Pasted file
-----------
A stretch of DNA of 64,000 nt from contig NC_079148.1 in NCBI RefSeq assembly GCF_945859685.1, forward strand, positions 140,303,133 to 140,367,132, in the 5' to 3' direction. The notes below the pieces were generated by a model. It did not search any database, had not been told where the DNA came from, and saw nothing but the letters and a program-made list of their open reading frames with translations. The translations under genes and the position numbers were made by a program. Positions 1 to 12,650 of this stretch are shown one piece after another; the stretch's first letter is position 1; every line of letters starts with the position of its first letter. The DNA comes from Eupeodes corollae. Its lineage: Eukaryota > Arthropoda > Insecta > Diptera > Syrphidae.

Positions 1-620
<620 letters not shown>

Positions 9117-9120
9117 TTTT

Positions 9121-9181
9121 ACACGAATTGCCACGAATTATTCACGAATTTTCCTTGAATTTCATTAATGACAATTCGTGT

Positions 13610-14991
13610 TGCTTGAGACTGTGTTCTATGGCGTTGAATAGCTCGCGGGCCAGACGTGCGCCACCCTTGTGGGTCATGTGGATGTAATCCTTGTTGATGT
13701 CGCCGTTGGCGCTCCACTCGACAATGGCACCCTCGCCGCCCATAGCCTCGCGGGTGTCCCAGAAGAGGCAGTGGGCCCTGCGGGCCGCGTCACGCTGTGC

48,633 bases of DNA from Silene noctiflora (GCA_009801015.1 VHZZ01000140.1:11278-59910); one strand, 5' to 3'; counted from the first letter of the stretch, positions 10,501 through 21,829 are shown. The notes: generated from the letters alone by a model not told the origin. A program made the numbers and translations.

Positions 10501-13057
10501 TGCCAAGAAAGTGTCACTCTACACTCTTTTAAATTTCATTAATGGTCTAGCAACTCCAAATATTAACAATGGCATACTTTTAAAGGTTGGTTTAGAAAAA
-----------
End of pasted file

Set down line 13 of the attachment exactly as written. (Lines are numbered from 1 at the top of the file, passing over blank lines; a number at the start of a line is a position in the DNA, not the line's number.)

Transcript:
10501 TGCCAAGAAAGTGTCACTCTACACTCTTTTAAATTTCATTAATGGTCTAGCAACTCCAAATATTAACAATGGCATACTTTTAAAGGTTGGTTTAGAAAAA